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Darryl Strawberry crisscrosses Ohio because of a dream to bring faith into addict's lives

He's had what many considered it all. Fame and Fortune. 335 home runs. But baseball legend Darryl Strawberry isn't basking in the glory days as a baseball champion. (WSYX/WTTE)

He's had what many considered it all. Fame and Fortune. 335 home runs. But baseball legend Darryl Strawberry isn't basking in the glory days as a baseball champion.

He's taking a swing at another issue-- the opioid crisis. "Addiction started in my life early, " he said. "I started drinking at an early age, drinking at 13."

He's sharing his personal struggle with drug abuse, teaming up with his wife and an Ohio Pastor, Jerry O'Brien.

Together they are spreading the message that through "faith-based intervention" - you can break your addiction.

Pastor O'Brien reached out to Strawberry after a dream he had one-night last year. "In the dream, I was in front of all of these pastors. We were in a huge auditorium and I was there with the Attorney General, " he said. "And Darryl Strawberry was there too."

O'Brien said he didn't know Strawberry, but phoned him anyhow the next day. He was surprised to get a return call.

"I just had to return his call myself. Person to person to tell him how important this situation really is," Strawberry said.

Now they're touring the Buckeye State.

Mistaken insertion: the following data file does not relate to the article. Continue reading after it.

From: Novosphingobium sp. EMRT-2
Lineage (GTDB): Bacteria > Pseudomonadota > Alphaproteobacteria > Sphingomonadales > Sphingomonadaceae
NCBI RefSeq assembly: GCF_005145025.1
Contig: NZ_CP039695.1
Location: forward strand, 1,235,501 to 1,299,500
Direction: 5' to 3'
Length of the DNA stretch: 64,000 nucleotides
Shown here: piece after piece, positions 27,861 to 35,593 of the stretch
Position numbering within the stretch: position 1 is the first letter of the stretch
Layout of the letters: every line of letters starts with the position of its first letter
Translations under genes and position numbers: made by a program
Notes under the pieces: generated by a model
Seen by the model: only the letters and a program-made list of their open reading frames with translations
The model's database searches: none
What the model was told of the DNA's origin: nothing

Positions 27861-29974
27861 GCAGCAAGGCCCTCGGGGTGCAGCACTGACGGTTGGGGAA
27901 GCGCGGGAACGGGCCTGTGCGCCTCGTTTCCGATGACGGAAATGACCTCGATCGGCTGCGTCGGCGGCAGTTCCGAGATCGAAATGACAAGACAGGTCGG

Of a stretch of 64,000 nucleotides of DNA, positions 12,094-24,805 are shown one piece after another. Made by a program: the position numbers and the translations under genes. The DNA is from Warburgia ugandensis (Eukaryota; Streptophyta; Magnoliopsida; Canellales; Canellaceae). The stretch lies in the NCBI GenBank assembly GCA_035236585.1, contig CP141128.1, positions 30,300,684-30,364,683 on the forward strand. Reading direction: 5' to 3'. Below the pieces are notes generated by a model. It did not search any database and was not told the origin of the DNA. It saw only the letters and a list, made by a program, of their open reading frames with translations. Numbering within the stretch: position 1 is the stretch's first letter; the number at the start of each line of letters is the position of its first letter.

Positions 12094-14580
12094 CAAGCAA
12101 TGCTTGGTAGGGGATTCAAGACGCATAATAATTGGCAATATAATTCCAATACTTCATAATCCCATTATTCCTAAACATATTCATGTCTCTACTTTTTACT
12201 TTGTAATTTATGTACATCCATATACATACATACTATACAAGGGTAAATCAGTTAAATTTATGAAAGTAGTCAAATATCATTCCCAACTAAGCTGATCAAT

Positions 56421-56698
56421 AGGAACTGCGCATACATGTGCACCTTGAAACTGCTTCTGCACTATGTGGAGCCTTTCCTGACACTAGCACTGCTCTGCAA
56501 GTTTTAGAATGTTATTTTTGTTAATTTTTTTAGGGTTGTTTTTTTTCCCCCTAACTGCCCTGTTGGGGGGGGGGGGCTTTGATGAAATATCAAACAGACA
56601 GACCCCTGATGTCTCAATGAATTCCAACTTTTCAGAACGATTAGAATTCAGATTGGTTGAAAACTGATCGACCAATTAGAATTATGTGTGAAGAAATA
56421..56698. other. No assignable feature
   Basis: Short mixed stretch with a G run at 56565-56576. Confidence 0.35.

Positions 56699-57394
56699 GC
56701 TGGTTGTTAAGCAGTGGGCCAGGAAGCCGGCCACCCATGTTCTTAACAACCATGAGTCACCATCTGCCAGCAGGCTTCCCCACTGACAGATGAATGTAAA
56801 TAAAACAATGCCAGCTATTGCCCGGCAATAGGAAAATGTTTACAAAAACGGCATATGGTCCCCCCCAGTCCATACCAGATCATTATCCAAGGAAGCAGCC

They're reaching out to local pastors on how to help addicts and showing how a spiritual broken soul can be repaired.

Strawberry shares his personal story to get the message across. "I ended up in a Florida prison. I've almost ended up dead several times, " said Strawberry.

The New York Mets and Yankees legend spent several stints behind bars. He lost millions to drugs, alcohol and partying.

But he's clean and sober now.

"It was my wife helping me, she helped lead me back to Christ. Lead me back to the church, " he said.

He stresses faith is what is missing most in many addict's lives. And through God's grace, he says he's now trying to help others find their faith.

"The epidemic is so real, " Strawberry said. "And if we don't get back to bringing biblical principals back into their lives, they're going to continue to overdose and die."

Strawberry and his wife have two faith-based recovery centers in Florida.

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